She met with another O’Reilly employee, Rob Raisch. A couple of years after that pitch, Raisch would propose one of the first examples of a stylesheet. At the time, he was just the person at the company who happened to know the most about the web, which had only recently cracked a hundred total sites. When Robbins walked into his office, the first thing he said to her was: “You know, you probably can’t do what you want.” He had a point. The language of the web was limiting. But the GNN team was going to find a way around that.
GNN was the brainchild of Dale Dougherty. By the early 90s, Dougherty had become a minor celebrity for experiments just like this one. From the early days of O’Reilly media, the book publisher he co-founded, he was always cooking up some project or another.
Wherever technology is going, Dougherty has a knack for being there first. At one conference early on in O’Reilly’s history, he sold self-printed copies of a Unix manual for $5 apiece just before Unix exploded on the scene. After spending decades in book publishing, he’s recently turned his attention to the maker culture. He has been called a godfather of the Maker movement.
That was no less true for the web. He became one of the web’s earliest adopters and its most prolific early champion. He brought together Tim Beners-Lee and the developers of NCSA Mosaic, including Marc Andreessen, for the first time in a meeting in Cambridge. That meeting would eventually lead to the creation of the W3C. He’d be responsible for early experiments with web advertising, basically on the first day advertising was allowed. He would later coin the term Web 2.0, in the wake of transformation after the dot-com boom. Dougherty loved the web.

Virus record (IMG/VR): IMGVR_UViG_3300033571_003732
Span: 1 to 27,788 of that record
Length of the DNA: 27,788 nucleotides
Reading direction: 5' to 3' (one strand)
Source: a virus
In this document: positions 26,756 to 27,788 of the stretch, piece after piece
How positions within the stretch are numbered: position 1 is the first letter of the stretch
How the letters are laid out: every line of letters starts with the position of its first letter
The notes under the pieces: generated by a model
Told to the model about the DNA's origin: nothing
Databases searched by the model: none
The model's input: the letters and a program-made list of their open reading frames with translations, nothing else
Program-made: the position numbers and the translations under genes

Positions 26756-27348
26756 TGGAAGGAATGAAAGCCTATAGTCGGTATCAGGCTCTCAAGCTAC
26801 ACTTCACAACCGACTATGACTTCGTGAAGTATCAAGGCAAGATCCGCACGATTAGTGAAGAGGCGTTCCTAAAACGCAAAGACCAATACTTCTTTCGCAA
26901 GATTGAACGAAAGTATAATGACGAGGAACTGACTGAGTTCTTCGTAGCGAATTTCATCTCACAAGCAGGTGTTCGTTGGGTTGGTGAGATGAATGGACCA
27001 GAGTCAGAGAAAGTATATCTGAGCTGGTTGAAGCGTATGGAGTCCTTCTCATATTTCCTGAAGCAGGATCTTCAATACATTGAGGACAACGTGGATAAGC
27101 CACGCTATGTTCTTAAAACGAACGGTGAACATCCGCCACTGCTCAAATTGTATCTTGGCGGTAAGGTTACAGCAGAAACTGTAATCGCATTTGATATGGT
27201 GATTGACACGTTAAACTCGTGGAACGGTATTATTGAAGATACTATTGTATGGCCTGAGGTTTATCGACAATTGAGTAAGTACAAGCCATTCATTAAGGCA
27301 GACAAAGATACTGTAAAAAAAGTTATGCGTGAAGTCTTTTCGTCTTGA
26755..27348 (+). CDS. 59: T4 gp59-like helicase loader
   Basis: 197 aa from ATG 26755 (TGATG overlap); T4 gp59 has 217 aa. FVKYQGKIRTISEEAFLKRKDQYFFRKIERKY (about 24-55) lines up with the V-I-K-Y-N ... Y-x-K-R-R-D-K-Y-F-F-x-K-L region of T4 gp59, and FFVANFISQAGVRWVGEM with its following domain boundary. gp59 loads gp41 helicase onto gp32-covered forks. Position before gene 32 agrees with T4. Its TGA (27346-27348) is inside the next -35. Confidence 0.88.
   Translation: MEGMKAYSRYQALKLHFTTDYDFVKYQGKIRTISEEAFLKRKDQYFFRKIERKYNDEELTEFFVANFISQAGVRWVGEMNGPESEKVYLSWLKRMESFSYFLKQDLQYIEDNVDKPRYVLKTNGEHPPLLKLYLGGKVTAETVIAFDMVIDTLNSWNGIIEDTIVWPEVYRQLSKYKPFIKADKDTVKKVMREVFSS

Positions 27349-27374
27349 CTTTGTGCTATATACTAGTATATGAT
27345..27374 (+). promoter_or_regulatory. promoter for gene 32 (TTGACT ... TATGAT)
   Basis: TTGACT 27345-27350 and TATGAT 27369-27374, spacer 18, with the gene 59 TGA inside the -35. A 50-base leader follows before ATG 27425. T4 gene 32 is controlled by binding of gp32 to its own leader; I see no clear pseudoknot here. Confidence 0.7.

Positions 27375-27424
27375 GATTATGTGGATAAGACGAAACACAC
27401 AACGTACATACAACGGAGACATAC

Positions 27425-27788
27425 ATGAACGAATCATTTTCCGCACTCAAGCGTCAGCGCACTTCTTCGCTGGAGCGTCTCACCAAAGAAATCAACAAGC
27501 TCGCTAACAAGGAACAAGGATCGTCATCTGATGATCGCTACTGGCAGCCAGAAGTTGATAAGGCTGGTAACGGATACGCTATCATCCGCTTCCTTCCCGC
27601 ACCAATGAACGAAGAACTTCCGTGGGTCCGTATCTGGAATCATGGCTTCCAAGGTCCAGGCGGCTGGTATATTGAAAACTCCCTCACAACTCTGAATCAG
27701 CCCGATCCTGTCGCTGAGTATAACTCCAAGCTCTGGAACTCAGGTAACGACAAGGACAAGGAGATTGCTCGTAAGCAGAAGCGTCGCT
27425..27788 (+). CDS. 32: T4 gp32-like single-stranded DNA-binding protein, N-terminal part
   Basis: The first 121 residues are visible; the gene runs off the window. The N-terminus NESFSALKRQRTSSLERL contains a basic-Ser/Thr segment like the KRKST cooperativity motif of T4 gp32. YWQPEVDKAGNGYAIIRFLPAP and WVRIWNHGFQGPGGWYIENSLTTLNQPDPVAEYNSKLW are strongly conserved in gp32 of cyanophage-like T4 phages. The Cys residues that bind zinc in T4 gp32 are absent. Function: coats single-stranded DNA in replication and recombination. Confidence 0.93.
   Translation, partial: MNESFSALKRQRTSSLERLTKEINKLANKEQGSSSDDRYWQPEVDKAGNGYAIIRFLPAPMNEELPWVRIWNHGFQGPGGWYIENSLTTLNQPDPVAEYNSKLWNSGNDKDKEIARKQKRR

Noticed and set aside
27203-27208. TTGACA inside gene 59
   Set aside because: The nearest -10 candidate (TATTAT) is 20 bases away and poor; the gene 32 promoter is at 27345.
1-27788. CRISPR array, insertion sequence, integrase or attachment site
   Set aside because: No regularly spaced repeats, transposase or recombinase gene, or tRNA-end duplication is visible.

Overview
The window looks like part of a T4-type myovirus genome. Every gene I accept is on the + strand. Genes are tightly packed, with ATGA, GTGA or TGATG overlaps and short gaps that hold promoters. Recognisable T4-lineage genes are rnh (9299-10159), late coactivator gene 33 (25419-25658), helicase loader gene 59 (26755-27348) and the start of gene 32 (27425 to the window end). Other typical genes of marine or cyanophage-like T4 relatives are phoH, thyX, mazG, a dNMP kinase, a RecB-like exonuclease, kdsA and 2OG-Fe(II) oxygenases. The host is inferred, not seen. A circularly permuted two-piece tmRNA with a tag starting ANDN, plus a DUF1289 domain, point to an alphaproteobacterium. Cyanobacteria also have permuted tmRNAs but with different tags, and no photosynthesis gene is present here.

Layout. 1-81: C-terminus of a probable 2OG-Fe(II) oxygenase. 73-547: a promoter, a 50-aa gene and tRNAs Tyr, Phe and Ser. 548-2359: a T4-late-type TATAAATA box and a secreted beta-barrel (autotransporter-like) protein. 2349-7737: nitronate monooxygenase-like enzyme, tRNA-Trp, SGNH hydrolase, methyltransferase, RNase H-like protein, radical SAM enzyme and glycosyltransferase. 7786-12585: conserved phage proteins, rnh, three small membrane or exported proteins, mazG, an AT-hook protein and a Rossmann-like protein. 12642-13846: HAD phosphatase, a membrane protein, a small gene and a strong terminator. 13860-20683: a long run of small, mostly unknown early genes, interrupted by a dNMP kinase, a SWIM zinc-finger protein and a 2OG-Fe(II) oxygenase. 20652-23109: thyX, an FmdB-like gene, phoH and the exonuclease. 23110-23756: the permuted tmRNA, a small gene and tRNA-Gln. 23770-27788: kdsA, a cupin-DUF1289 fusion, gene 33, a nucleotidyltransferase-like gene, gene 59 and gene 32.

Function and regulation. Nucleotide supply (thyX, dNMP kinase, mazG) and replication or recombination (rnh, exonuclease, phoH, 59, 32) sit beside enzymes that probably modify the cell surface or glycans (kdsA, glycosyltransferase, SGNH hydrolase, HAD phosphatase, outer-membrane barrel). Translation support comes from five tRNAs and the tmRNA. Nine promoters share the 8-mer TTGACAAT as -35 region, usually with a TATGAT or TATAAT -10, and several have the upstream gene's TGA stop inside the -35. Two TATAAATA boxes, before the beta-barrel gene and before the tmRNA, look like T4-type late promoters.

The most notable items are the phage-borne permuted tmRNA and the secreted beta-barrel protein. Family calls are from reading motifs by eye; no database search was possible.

But staring at the web for the first time in the early 90s, he didn’t exactly know what to do with it. His first thought was to put a book on the web. After all, O’Reilly had a gigantic back catalog, and the web was mostly text. But Dougherty knew that the web’s greatest asset was the hyperlink. He needed a book that could act as a springboard to bring people to different parts of the web. He found it in the newly-published bestseller by author Ed Krol, The Whole Internet User’s Guide and Catalog. The book was a guided tour through the technologies of the Internet. It had a paragraph on the web. Not exactly a lot, but enough for Dougherty to make the connection.